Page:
While birds are known for their great vision, a new study has found that in small passerines - also known as perching birds - their vision is not actually that sharp, but instead extremely fast, trumping other vertebrates and twice as fast as human vision. The findings shed light on the nature of visual speed in birds and suggests that this adaptation may be a common feature in most birds.
The new study relied on behavioral experiments to examine the ability of birds to resolve visual detail in time, an ability that is the temporal resolution of eyesight, or the number of changes per second that any animal can perceive. This ability can be compared to visual acuity, which is the number of details per degree in the field of vision.
The team studied three small wild passerine species: blue tit, collared flycatcher and pied flycatcher. They trained wild-caught birds to distinguish between two pairs of lamps, one flickering and one constantly shining, by rewarding them with food. Afterwards, they measured temporal resolution by increasing the flicker rate to a level where the birds could no longer distinguish between the lamps- a level called the critical flicker fusion rate (CFF).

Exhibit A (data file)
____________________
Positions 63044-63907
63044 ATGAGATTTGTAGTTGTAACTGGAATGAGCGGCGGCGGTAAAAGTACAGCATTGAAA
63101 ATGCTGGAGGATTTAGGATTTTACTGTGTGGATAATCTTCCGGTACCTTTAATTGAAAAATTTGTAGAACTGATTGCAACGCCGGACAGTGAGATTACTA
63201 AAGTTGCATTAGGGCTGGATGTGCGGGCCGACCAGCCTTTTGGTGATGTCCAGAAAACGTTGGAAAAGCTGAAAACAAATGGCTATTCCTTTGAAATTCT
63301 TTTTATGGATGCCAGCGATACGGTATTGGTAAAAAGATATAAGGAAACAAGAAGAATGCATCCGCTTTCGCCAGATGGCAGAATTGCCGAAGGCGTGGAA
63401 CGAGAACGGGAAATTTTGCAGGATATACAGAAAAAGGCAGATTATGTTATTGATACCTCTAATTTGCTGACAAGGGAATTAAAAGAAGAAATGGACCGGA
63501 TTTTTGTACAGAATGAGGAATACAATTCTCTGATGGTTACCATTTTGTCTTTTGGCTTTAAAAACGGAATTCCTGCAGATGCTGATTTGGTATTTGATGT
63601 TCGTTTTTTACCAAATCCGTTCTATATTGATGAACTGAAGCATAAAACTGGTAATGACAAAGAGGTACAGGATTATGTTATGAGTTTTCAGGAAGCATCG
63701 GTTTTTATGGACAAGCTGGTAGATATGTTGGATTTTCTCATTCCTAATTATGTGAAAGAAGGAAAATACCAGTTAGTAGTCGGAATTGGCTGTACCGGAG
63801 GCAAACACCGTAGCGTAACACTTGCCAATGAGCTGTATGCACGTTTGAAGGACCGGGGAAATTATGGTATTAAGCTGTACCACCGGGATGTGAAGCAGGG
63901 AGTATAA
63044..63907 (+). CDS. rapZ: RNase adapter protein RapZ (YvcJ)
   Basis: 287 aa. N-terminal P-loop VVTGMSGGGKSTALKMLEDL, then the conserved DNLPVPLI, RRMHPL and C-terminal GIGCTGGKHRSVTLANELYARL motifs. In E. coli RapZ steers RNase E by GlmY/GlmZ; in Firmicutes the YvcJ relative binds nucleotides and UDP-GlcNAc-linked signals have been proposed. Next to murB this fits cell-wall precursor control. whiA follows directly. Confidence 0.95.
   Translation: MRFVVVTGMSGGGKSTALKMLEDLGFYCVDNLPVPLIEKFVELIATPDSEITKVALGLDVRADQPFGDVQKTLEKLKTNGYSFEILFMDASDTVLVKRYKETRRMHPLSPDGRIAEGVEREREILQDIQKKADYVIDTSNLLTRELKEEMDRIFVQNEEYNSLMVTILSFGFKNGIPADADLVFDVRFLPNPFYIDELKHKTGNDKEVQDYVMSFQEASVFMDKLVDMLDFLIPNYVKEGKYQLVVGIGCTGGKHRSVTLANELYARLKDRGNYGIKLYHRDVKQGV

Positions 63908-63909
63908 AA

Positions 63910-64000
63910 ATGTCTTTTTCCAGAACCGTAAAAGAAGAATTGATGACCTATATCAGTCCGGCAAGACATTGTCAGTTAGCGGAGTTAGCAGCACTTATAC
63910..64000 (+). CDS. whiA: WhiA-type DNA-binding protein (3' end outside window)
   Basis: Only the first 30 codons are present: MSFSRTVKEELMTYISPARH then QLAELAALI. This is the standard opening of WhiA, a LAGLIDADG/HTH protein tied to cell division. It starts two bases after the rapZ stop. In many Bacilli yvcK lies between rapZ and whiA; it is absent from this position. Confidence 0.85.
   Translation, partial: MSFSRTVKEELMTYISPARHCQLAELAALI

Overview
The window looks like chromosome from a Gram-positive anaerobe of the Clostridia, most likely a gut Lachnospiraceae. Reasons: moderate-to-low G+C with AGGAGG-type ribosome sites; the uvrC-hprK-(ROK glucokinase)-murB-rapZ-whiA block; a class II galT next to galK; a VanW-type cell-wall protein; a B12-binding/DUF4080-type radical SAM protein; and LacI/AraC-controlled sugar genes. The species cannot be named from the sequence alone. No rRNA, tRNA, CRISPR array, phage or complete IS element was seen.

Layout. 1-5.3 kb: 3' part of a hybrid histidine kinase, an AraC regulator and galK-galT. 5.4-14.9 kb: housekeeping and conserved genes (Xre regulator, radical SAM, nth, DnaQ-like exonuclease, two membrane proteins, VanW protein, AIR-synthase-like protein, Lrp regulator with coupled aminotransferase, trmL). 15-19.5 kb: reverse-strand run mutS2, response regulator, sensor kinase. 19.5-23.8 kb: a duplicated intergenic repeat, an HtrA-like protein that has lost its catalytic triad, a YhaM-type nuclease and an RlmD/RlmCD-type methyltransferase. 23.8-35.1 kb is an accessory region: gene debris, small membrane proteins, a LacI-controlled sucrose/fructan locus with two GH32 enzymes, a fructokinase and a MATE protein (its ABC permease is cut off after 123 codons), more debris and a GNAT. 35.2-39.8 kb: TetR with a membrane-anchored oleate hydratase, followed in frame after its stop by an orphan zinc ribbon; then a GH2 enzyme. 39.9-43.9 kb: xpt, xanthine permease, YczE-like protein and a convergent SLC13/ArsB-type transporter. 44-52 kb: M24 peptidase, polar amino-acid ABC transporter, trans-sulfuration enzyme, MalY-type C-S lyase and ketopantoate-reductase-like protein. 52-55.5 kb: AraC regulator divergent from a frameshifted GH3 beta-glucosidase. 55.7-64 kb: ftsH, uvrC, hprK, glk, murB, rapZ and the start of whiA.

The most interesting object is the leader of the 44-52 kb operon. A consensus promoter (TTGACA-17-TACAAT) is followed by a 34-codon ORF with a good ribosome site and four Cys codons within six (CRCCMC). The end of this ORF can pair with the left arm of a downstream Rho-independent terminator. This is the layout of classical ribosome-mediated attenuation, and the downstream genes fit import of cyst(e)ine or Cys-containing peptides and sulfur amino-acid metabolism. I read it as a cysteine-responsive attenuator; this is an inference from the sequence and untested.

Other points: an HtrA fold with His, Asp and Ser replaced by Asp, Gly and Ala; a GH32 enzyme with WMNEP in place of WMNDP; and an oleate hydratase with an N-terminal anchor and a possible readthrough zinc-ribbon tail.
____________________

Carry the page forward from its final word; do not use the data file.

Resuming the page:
The scientists found that blue tits and flycatchers had higher CFF rates and faster vision than what was predicted by their size and metabolic rates, suggesting that this ability may have been naturally selected for by processes unrelated to size.
Supporting this idea is the necessity for airborne birds to detect and track objects that move with a high degree of speed across their retina. For example, flycatchers catch airborne insects, requiring fast vision and a high degree of forward planning to predict the insect's movements as each moment passes. This may be one of the selective pressures that led to the increase in visual speed.
"Fast vision may, in fact, be a more typical feature of birds in general than visual acuity," said Anders Ödeen, who headed the study. "Only birds of prey seem to have the ability to see in extremely sharp focus, while human visual acuity outshines that of all other bird species studied. On the other hand, there are lots of bird species similar to the blue tit, collared flycatcher and pied flycatcher, both ecologically and physiologically, so they probably also share the faculty of superfast vision."
The findings were published in the March 18 issue of the journal PLOS One.